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Hi there! I have a question about an experiment that was conducted. It is related to momentum.

2 carts were put on a track on opposite sides. They were then propelled towards one another at approximately the same speed.Please note that on each end of each cart, there was placed a negative magnet, so as soon as they came close to each other, repulsion commenced.

Two sensors were set on a frequency of 20 Hz to record their motion. After collecting the data, the data for the difference in momentum was graphed through the equation m2v2 - m1v1. The group did this to calculate the approximate average frictional force of the system by producing a linear fit. The slope of this line proved to be the average friction of the system.

This was an extremely simple experiment and did not prove at all difficult.

However, there is one question I have been asking myself that is driving me crazy. I can't seem to find the answer (Please note that our instructor did not ask us for this).

Why are there spikes in the graph of Δp (change in momentum) very near the moment of collision (actually there is no "collision" because of the magnetic repulsion). Is it because the frequency was set only to 20Hz and thus since the instance of collision was so tiny, the sensors couldnt pick up data correctly? Is it because for the brief moment that the carts cease to move friction with the rail is static instead of kinetic and thus requires more force?

Some useful information: mass of cart1: 255.9g mass of cart2: 251.1g

Please note the equation: Δp= Δt*Favg and p = mv

An answer would be greatly appreciated as this question has been driving me crazy.

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Is the vertical scale of the graph position, or what? (There is no hope that you will get help without being clear about such things.) If it is, why do you think that it is a good idea to fit a single line to the before data before and after the interaction? –  dmckee Nov 19 '12 at 0:16
    
Please read the question very carefully before accusing me of being unclear. I mentioned twice what the y-axis represents: "the data for the difference in momentum was graphed through the equation m2v2 - m1v1" and "Why are there spikes in the graph of Δp (change in momentum)" implying it's clearly a Δp-t graph. Also please look at the title which clearly states IMPULSE. you missed it three times. –  Outlier Nov 19 '12 at 0:31
    
If you are serious about that then you seem to have an error in your analysis up to this point: that quantity should change signs during the interaction (which is why I was confused). Were you careful about the sign of the velocities? –  dmckee Nov 19 '12 at 0:42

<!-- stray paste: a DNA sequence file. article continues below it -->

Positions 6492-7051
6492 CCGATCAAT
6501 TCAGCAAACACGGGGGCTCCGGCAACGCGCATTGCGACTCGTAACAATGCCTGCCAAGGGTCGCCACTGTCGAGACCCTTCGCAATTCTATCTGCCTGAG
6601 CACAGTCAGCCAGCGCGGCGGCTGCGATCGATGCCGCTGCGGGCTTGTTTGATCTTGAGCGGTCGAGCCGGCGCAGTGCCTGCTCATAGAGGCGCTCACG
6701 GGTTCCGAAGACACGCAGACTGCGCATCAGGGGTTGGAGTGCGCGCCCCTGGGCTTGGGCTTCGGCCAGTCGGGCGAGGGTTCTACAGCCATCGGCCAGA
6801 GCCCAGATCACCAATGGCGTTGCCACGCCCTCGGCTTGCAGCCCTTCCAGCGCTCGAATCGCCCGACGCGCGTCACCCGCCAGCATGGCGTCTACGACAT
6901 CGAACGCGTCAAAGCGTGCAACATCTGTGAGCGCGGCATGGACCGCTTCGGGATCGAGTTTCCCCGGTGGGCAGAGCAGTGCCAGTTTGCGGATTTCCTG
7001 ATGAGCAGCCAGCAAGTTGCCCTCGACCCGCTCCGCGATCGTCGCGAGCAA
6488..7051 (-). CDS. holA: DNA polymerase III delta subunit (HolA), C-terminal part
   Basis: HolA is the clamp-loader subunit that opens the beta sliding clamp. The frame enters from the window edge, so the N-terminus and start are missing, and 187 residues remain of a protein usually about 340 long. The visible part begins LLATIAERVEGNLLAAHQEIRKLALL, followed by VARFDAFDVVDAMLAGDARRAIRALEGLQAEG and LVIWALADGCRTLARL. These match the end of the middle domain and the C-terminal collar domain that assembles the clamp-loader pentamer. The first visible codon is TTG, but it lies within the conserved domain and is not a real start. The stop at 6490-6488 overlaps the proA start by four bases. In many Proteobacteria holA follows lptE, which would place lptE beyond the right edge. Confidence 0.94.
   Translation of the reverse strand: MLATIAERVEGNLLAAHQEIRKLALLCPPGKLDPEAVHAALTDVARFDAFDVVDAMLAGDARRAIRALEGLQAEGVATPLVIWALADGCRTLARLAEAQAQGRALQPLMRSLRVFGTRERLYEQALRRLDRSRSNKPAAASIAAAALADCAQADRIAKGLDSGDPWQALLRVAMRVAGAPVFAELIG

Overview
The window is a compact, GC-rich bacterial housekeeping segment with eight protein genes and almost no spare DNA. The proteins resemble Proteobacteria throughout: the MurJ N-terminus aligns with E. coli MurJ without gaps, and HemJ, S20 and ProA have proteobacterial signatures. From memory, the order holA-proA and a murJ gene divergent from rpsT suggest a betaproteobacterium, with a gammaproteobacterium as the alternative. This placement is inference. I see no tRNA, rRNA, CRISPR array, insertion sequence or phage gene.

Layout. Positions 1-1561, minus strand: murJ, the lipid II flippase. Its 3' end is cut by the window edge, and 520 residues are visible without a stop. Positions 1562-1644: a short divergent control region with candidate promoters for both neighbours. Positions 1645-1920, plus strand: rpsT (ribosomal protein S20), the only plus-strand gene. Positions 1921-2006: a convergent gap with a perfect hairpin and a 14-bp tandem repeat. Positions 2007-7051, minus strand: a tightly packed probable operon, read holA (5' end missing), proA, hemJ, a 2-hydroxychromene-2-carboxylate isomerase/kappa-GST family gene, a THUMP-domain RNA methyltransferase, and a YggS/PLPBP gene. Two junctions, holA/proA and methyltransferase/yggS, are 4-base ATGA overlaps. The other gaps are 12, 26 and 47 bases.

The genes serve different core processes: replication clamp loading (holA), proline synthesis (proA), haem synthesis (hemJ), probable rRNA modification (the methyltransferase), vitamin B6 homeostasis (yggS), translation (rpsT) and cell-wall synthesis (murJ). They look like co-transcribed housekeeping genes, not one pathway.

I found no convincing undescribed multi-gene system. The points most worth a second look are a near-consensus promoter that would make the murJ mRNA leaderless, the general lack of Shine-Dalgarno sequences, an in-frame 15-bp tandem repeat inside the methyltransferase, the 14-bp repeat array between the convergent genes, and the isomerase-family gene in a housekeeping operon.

yes. please note that this is the graph of change in momentum. this is not the graph of velocities, in which case, yes the signs of the velocities would change. –  Outlier Nov 19 '12 at 1:27
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1 Answer

up vote 1 down vote accepted

Let's consider this a bit. Label the carts with 1,2, and let the initial velocities be $v_{1,2}$ and the final velocities be $v'_{1,2}$.

So, the impulse delivered to cart 1 is $$ I_1 = \Delta p_1 = m_1 \delta v_1 = m_1(v'_1 - v_1) $$ and likewise $$ I_2 = \Delta p_2 = m_2 \delta v_2 = m_1(v'_2 - v_2) $$ but by Newton's law of reaction $I_2 = -I_1$

Now if you consider the quantities $\Delta P = m_1 v_1 - m_2 v_2$ and $\Delta P' = m_1 v'_1 - m_2 v'_2$ (where I have chosen the capital p simple to distinguish the difference of momenta from the individual momenta of the carts).

We construct $$\Delta P' - \Delta P = m_1 (v'_1 - v_1) - m_2 (v'_2 - v_2) = I_1 - I_2 = 2I_1 .$$

You would expect the graph that you use to show a discontinuity at the time of the interaction equal to twice the impulse.

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I understand now! Thanks so much! So are the spikes in the graphs supposed to represent the discontinuity of which you speak? –  Outlier Nov 19 '12 at 1:52
    
Excellent answer. But can I ask why you have subtracted the momenta of the carts? –  Outlier Nov 19 '12 at 6:58
    
Er...because you said you were plotting the difference in momenta and that got me started thinking along those lines. –  dmckee Nov 19 '12 at 15:03
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